if (millis() - lastMillis >= 1000) {
     mqttpublishSingle();
     counter++;
     if (counter >= 180) {
       toSleep = true;
       counter = 0;
     }
    lastMillis = millis();
  }

  if (toSleep) {
    LowPower.sleep(TIME_SLEEP);
    toSleep = false;
  }
}

 

void mqttpublishSingle() {

int t = counter;
String data = String(t, DEC);
int length = data.length();
char msgBuffer[length];
data.toCharArray(msgBuffer,length+1);
Serial.println(msgBuffer);

// Create a topic string and publish data to ThingSpeak channel feed.
//String topicString ="channels/" + String( channelID ) + "/publish/"+String(writeAPIKey);
String topicString ="channels/" + String( channelID ) + "/publish/fields/field8/"+String(writeAPIKey);
length=topicString.length();
char topicBuffer[length];
topicString.toCharArray(topicBuffer,length+1);

client.publish( topicBuffer, msgBuffer);

lastConnectionTime = millis();

}

#################################

 

Thank you very much

April 12, 2018
3:39 pm
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JasonW

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October 21, 2016
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I suspect your application is being affected by the 1 second update limit.  Because you are publishing at exactly 1000ms intervals, there is no room for error when a communication delay occurs.  There are few layers between your Arduino and your ThingSpeak channel.  If one of those layers introduces a slight delay, then the next data point may get rejected because it hits the ThingSpeak api before one second has elapsed.  Try changing the publish interval to 1500ms and see if it makes a difference.  I realize this is counter productive if your device is running from a battery as the GSM radio will be on longer.  However it will be something to try.

I would also like to mention the bulk update feature which seems like a perfect fit for your application.  With a bulk update, data can be collected over time, then uploaded with a single api call.  The transaction is only available using the REST interface. 

Here is a link to the bulk update documentation.  Be sure to check out the Arduino MKR 1000 example link near the end of the page

https://www.mathworks.com/help/thingspeak/bulkwritejsondata.html 

   

April 13, 2018
1:52 pm
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eplantes

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Forum Posts: 18
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April 12, 2018
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Hello JasonW.

Thank you very much for your comment. I will try to change the publish interval between request, for example from 1 second to 1,5 or 2 seconds and see if some change happens.

On another hand, I was being testing the bulk update feature in this same scenario (arduino over GSM network) a few weeks ago, but unfortunalety I experimented some problems too. For some strange reason, I only can send bulk updates when the size packet is about 256 bytes or less, but not longer. Every time I send I packet with size longer than 256 bytes, I receive an error. I don't know if this error is caused by the library (MKRGSM) or is a limitation of the GSM chip. This supose a serious inconvenience for me, because I need wait 15 seconds or more to send the next bulk update.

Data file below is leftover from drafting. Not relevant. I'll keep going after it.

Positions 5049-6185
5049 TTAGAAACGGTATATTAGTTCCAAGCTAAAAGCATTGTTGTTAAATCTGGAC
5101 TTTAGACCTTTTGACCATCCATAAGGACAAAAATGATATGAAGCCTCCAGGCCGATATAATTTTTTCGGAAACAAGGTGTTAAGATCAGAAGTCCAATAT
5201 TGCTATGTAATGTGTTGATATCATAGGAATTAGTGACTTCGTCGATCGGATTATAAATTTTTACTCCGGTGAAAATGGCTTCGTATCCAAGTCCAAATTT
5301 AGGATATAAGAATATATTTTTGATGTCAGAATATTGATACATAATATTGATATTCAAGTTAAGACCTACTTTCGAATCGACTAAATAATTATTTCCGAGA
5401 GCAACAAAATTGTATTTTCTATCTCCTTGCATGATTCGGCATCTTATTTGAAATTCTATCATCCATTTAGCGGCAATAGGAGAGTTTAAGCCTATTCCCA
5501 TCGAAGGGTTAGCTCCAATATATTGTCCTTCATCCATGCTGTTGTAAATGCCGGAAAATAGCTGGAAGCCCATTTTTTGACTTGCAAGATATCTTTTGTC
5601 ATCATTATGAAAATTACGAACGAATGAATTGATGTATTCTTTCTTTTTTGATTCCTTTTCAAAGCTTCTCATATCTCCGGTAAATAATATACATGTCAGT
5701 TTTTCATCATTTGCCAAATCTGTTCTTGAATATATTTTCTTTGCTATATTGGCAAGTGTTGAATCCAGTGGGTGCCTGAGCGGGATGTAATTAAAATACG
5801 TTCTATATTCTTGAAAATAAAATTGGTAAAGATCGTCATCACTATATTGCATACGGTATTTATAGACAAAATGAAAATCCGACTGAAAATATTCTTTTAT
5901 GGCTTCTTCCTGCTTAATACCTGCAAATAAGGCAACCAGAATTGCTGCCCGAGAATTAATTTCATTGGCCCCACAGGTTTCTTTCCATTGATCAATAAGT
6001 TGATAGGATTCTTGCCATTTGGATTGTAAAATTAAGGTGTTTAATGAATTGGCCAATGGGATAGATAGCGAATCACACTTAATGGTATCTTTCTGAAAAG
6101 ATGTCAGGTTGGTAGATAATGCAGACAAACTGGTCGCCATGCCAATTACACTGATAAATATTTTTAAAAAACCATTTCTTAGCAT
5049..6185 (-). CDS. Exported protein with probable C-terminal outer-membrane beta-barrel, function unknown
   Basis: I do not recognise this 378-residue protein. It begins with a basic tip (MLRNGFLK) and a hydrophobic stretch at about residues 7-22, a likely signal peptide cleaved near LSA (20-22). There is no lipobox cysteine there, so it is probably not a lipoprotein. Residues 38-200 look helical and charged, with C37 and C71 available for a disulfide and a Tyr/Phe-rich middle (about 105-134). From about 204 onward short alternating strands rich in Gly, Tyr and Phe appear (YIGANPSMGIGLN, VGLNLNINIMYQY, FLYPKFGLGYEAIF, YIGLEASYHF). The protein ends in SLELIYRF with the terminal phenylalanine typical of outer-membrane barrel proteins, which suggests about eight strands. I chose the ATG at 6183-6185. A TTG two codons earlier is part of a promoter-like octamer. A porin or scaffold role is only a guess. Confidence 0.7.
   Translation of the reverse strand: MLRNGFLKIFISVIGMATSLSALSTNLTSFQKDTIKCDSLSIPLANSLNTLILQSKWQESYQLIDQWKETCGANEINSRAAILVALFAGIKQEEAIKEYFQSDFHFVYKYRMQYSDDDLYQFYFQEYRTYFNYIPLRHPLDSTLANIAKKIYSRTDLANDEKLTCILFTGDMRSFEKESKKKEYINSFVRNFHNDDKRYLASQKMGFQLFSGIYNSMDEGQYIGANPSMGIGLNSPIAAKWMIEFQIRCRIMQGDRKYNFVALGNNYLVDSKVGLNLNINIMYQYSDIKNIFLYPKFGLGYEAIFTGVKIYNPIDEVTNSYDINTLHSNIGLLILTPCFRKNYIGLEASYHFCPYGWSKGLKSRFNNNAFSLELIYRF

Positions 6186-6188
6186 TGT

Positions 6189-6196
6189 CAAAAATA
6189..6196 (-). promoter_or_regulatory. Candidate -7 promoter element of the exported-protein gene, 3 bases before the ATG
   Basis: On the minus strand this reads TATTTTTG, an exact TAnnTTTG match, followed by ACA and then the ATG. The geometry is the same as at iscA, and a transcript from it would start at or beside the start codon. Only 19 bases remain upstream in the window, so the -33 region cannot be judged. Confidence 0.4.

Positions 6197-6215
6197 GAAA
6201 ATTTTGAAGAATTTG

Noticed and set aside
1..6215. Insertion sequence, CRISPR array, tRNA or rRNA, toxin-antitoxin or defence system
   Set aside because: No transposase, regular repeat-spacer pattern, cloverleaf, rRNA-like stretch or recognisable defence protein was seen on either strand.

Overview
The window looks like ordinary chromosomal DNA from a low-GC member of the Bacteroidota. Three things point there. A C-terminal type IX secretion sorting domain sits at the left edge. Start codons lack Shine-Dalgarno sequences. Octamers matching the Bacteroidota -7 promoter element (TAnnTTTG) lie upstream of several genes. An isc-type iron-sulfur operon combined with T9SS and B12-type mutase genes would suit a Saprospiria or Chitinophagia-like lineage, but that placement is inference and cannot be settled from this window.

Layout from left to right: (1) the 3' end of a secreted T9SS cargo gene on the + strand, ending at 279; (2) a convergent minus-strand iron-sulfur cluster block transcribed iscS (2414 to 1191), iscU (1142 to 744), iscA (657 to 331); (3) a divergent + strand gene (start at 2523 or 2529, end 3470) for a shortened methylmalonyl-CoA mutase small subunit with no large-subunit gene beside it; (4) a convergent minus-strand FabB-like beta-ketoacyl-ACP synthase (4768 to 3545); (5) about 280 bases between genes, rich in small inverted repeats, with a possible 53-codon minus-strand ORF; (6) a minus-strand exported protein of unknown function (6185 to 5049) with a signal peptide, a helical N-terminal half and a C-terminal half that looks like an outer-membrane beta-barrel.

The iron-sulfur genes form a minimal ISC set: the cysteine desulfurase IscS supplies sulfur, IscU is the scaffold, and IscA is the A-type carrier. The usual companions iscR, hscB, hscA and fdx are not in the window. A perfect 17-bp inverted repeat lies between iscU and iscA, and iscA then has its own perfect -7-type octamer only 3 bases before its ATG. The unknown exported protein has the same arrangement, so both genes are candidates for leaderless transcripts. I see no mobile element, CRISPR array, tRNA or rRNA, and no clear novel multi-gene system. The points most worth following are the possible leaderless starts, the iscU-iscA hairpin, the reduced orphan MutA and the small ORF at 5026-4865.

I can attach some logs with the erros showed, but I supose it will be better open a new topic for explain that.

Thank you very much for your comments

April 24, 2018
9:34 am
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cstapels
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March 7, 2017
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I'm pretty sure there is at least a limitation in the library, if not in the chip as well.
I see you opened a new thread here: https://community.thingspeak.com/forum/arduino/testing-bulk-update-feature-with-arduino-mkr-gsm/#p5752
Sorry for the repeat.

You can send multiple packets in one request.
For example if your POST data was:
{
"write_api_key": "WRITE_API_KEY",
"updates": [{
"created_at": "2018-01-30 10:26:2 -0500",
"field1": "1.0",
"field2": "2.0"
},
{
"created_at": "2018-02-02 11:27:27 -0500",
"field1": "1.1",
"field2": "2.2",
"status": "well done"
}
]
}

You can do the following (syntax not tested - psuedocode):
client.print("{\"write_api_key\": "WRITE_API_KEY\",\"updates\": [");
client.print("{\"created_at\": \"2018-01-30 10:26:2 -0500\",\"field1\": "1.0\",\"field2\": \"2.0\"},");
client.print("{\"created_at\": \"2018-02-02 11:27:27 -0500\",\"field1\": \"1.1\",\"field2\": \"2.2\",\"status\": \"well done\" }");
client.println("]}");

...which avoids the 265 character limit. Remember to be careful with .print and .println, the protocol is sensitive to line endings.